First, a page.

Where the Water-Dogs Laughed
Winston Salem Review

Clark Cox Award
Winston Salem Review
Reading Guide
Chapter One


Winston-Salem Journal November 2, 2003


By Charles F. Price.

High Country Publishers.

298 pages. $24.95.

By Hunter James

In mountain-solitude Burnsville, novelist Charles F. Price turns out one splendid work of fiction after another, combining family history with extensive historical insight to produce stories that have yet to garner the public attention that they deserve.

From the critics and the literary community as a whole, he has indeed got his fair share of acclaim. His first novel, Hiwassee, received excellent reviews. His second, Freedom's Altar, won the 1999 Sir Walter Raleigh Award, the highest accolade a North Carolina novelist can receive. His third, The Cock's Spur, piled up a whole host of awards and got him named Story Teller of the Year by Independent Publisher magazine. Even so, he still needs to be more widely read.

With his latest work, Price has brought us from the Civil War and Reconstruction into the Progressive era, the age of Teddy Roosevelt, Woodrow Wilson and other social uplifters. For the white Southerner, it was a time to strip freedmen of the rights they thought they had won at the end of the Civil War - at least, so it was said at the time, until they were able to stand on their own. For some Northerners, like Price's George Weatherby, a millionaire logging entrepreneur busy denuding the Carolina mountains of its best timber, it was also a time to save the white Southerner from himself.

Weatherby, in other words, has convinced himself that it is his sacred duty to ferret out the most promising of the Anglo-Saxon breed and raise them to the moral and social level dictated by their Aryan blood. Actually, during this period there were few if any Anglo-Saxons in Western Carolina. The area was settled almost exclusively by Celts: Scots, Scots-Irish, Welsh, others. But this is Weatherby's mistake, not the author's.

Weatherby hits upon one of these young men, Absalom Middleton by name, and puts him in charge of his sawmill operation. "I regard Absalom as an extraordinary type," Weatherby tells his sister. "But he is also a primitive; he is in an absolute state of nature. Like all his kind he is raw, unfinished. I have taken it as my task to shape him, smooth him, make him into what he can be."

When Weatherby's daughter Cassandra, a student at elitist Swarthmore College, pays her father a visit and takes a fancy to Absalom, she finds herself on the first train back north. After all, as Weatherby has said, Absalom is not finished goods and will never be fit to indulge himself with the likes of Cassandra.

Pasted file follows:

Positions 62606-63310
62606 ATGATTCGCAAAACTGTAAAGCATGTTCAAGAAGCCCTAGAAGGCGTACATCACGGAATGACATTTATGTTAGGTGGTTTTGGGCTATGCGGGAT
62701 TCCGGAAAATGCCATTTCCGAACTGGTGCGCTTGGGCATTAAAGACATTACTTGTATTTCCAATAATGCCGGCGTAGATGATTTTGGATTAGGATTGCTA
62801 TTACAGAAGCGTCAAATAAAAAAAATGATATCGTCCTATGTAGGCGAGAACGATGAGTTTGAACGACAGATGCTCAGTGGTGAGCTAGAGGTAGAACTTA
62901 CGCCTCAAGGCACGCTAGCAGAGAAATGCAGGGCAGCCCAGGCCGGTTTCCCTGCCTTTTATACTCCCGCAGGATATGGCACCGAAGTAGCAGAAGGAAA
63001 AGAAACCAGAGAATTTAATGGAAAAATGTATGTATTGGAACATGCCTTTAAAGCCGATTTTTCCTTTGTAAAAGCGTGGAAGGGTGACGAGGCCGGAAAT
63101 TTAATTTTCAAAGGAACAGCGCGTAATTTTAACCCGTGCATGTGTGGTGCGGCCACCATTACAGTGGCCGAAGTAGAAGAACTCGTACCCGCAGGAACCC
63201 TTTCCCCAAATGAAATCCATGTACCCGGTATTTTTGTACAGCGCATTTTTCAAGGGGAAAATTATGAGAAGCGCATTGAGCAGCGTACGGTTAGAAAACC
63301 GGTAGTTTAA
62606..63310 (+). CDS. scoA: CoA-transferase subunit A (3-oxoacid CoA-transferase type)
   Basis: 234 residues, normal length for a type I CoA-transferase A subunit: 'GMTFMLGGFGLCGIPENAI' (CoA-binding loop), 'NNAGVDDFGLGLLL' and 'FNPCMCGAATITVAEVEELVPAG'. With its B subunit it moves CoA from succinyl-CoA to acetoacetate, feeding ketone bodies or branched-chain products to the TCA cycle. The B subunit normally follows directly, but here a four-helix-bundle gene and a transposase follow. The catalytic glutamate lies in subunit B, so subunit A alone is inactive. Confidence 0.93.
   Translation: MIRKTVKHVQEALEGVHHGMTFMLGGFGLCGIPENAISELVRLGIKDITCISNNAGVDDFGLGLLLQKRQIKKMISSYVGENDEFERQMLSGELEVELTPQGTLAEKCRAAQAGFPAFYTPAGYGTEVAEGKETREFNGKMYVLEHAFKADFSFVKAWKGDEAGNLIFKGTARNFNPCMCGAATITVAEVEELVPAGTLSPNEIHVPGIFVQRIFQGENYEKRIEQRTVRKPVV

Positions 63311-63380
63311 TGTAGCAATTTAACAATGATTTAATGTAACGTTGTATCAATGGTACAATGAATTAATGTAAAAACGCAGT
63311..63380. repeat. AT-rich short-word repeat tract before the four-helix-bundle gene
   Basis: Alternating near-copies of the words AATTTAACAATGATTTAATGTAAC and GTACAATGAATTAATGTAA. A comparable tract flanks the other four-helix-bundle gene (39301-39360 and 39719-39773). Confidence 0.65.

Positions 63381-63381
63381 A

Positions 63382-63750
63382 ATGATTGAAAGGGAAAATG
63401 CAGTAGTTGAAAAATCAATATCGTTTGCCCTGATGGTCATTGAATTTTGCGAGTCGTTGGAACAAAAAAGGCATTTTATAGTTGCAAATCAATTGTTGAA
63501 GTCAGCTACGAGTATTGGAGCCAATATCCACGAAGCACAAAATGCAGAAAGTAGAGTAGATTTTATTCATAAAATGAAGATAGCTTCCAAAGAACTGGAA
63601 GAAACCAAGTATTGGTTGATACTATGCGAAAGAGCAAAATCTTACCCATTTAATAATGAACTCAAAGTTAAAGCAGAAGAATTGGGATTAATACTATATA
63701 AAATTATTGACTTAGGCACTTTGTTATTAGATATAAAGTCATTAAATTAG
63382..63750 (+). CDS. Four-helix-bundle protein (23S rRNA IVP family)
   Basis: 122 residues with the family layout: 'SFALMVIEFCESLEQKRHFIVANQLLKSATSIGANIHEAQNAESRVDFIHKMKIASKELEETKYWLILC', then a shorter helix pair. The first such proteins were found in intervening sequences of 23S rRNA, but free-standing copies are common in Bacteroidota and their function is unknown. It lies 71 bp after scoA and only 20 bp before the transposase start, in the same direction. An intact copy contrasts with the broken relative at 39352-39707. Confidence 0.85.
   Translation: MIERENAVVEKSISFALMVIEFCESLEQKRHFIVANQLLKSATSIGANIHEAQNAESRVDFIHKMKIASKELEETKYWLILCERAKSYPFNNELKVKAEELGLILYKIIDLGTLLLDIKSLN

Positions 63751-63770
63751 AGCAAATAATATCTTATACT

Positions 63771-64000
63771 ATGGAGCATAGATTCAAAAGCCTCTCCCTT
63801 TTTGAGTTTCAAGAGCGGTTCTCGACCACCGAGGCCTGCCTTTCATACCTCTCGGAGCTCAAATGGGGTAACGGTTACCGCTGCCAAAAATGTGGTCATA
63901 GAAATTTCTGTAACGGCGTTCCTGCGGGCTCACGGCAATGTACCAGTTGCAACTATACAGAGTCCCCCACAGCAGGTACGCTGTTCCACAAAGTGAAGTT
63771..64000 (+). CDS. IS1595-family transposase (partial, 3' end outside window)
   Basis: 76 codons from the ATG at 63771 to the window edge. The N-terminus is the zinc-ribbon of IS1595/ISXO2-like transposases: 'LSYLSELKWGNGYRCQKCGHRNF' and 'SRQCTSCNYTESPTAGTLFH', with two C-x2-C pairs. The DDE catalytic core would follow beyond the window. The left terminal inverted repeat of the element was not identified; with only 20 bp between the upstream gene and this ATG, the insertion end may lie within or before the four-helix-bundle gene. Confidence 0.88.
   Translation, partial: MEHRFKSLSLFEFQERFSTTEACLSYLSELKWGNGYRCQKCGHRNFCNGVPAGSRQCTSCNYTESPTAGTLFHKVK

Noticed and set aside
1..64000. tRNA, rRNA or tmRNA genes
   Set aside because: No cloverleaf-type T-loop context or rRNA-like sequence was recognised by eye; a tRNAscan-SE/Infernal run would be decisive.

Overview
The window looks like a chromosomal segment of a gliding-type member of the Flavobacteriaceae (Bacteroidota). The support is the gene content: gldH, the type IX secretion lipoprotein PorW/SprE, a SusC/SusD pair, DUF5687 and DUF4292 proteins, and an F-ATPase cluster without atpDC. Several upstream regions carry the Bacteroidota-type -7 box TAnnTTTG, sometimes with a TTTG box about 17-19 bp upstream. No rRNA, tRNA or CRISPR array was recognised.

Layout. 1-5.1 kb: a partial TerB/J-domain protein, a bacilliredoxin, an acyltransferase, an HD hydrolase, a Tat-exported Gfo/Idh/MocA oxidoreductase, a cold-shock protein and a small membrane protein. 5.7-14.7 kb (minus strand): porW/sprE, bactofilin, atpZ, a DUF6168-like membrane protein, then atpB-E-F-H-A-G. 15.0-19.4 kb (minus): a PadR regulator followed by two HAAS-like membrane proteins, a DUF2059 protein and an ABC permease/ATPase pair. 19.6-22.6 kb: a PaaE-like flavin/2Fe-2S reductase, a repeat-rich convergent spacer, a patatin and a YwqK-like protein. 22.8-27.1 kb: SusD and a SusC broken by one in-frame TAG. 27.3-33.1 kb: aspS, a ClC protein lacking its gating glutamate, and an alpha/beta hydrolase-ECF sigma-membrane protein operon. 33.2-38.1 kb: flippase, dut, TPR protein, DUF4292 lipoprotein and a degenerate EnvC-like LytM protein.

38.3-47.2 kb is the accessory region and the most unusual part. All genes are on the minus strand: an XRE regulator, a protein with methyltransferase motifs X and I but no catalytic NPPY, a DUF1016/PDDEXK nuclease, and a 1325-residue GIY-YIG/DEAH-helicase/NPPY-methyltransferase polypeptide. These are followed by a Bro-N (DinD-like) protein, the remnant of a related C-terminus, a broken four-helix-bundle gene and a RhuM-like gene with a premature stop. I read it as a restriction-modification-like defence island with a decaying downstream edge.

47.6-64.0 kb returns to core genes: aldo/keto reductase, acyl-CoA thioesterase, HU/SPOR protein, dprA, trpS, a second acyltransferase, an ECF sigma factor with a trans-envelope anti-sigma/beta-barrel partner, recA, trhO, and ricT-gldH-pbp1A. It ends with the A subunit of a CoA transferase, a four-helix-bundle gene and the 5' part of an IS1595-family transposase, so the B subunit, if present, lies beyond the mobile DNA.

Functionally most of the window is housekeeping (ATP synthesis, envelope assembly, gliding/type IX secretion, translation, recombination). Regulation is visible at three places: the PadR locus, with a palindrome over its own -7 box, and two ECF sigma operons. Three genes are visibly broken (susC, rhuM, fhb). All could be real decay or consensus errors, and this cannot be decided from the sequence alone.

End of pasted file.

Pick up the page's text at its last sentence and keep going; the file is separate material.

Price's latest work brilliantly mines the legends and history of the Southern mountains, much as his others have done, and this may be his most successful work to date. Certainly it is his most audacious. The title stems from an ancient Cherokee myth in which a hunter crossing Tusquittee Bald saw two waterdogs (salamanders) walking together on their hind legs until they came to a pond that had dried up after a prolonged drought. As the hunter listened, one said to the other, "Where's the water? I'm so thirsty that my gills are hanging down," and then both waterdogs had a hearty laugh. Where the Water-Dogs Laughed is also what the Cherokees have for ages called the white man's far less imaginatively named Tusquittee Bald.

Price, a former reporter for the Greensboro News & Record, recounts a tale that brings to life many of the characters in his previous books. This time, however, they share space with Yan-e'gwa, a giant mountain bear whom the author endows with reason and whose destiny, the bear believes, is to fulfill a covenant established in Cherokee lore at a time when bears and men were brothers and companions.

Yan-e'gwa has his own ideas about the future of the Southern Mountains and broods constantly on the devilment being worked by Weatherby and others who know and care nothing for the legendary contract between man and beast that Price has raised to the level of credibility - no mean feat to be sure. By destroying the forests, Yan-e'gwa believes, men are not only violating a sacred tradition but also have placed the entire world in deadly peril. And why, he wonders ruefully, have his fellow bears abandoned their sacred mission? There is a bit of Moby Dick's Captain Ahab in Weatherby - his great obsession is to kill the bear - but he only gets himself knocked rudely about for his trouble.

It is up to another character from Price's previous books to take a hand in resolving this conflict. This is the cantakerous Hamby McFee, half white, half black, yet belonging in neither world and resenting both. Confronting Yan-e'gwa, McFee unexpectedly finds his own redemption from a lifetime of bitterness.

Price's book can be read as entertainment or as history or as both. This work, like his others, begs comparison with Cold Mountain, which won for North Carolina author Charles Frazier the National Book Award and got him an $8 million advance for his second novel, which has yet to appear. It appears to me that there is more real "story" in each of Price's novels than in Frazier's first work. This book is an ambitious undertaking worthy of a Faulkner, and it belongs not only on the shelves of those who love our Western mountains, but also in every college classroom that wishes to tell the true story of a very important and often ignored aspect of our history. It seldom, if ever, has been told so well.

Hunter James is a writer and reviewer who lives in Winston-Salem. He is a former writer for the Journal and other newspapers in the Southeast.

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